Jay W. Forrester
For his perfecting of core memory technology into a practical computer memory device; for fundamental contributions to early computer systems design and development.
Jay Forrester was born near Anselmo, Nebraska, in 1918. He holds a B.S.. in electrical engineering from the University of Nebraska (1939) and an M.S. from MIT (1945).
While leading the MIT Whirlwind computer project (1947-1953), Forrester developed the “coincident-current” magnetic core memory system, the first reliable, high-speed random access memory for digital computers. This invention was of monumental importance to the further advancement of digital computers and was used for main computer memory in most computers into the 1970s.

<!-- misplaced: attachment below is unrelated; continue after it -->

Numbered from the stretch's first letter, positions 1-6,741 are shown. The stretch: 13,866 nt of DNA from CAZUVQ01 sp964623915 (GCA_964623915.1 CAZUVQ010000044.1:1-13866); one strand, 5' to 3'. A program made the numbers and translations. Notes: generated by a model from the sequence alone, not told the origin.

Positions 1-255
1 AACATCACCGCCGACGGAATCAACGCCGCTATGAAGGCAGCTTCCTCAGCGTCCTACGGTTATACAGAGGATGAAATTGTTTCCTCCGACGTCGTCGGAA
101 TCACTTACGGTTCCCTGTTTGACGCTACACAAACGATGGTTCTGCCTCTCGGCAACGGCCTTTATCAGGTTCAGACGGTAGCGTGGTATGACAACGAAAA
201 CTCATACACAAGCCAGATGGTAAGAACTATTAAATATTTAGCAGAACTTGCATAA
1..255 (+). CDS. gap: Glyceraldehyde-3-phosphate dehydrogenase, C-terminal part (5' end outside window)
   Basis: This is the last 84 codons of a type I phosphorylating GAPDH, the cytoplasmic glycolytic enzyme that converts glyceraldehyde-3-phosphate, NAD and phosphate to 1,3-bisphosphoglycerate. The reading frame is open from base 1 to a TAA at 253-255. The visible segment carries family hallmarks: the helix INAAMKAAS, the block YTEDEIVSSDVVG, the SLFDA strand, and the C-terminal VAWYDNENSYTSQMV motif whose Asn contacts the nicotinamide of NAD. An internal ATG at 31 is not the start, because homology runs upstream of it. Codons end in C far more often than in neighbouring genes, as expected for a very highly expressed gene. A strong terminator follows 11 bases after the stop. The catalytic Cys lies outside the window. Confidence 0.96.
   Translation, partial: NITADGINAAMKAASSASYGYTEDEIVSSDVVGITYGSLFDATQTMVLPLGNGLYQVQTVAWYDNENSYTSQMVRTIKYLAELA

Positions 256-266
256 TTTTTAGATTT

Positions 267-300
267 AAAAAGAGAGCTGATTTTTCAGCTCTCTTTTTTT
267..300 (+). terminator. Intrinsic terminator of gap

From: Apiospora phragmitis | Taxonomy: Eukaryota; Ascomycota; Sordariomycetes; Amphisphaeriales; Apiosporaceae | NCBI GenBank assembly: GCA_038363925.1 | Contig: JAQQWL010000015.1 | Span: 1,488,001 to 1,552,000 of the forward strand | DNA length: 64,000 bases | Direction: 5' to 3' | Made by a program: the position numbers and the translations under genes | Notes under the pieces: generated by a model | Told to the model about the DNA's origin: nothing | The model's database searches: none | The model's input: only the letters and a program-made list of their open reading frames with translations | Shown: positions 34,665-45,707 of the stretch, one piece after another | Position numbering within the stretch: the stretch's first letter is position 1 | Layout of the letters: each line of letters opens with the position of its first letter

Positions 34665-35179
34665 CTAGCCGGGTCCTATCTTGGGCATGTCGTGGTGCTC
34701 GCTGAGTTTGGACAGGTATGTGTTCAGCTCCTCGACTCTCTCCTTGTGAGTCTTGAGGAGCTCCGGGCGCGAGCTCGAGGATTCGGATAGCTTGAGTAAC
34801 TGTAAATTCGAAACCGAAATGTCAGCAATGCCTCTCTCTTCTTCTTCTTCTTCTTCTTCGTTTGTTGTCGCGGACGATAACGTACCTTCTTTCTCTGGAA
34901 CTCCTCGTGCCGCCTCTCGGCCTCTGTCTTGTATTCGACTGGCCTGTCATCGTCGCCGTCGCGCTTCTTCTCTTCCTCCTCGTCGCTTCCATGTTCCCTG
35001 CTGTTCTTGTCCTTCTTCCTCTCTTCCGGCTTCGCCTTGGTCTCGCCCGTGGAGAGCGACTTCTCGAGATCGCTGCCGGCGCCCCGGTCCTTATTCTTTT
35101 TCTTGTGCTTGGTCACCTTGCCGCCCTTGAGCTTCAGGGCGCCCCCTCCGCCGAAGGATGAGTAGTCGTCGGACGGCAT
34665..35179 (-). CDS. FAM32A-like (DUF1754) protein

Whirlwind itself was groundbreaking. Under Forrester's strong leadership, the project, which employed 175 people and took three years to complete, was the first electronic, stored-program digital computer to operate in real-time. Whirlwind's innovations led directly to the multibillion-dollar U.S. continental air defense system known as sage, and to practical memory systems and high-speed digital design techniques for all computers.
In 1956, Forrester left engineering to join the MIT Sloan School of Management, where he led the development of the field of system dynamics in which computational techniques are used to analyze the social and economic behavior of corporations, cities, and countries.
Forrester's contributions have been widely recognized and include the U.S. National Medal of Technology (1989).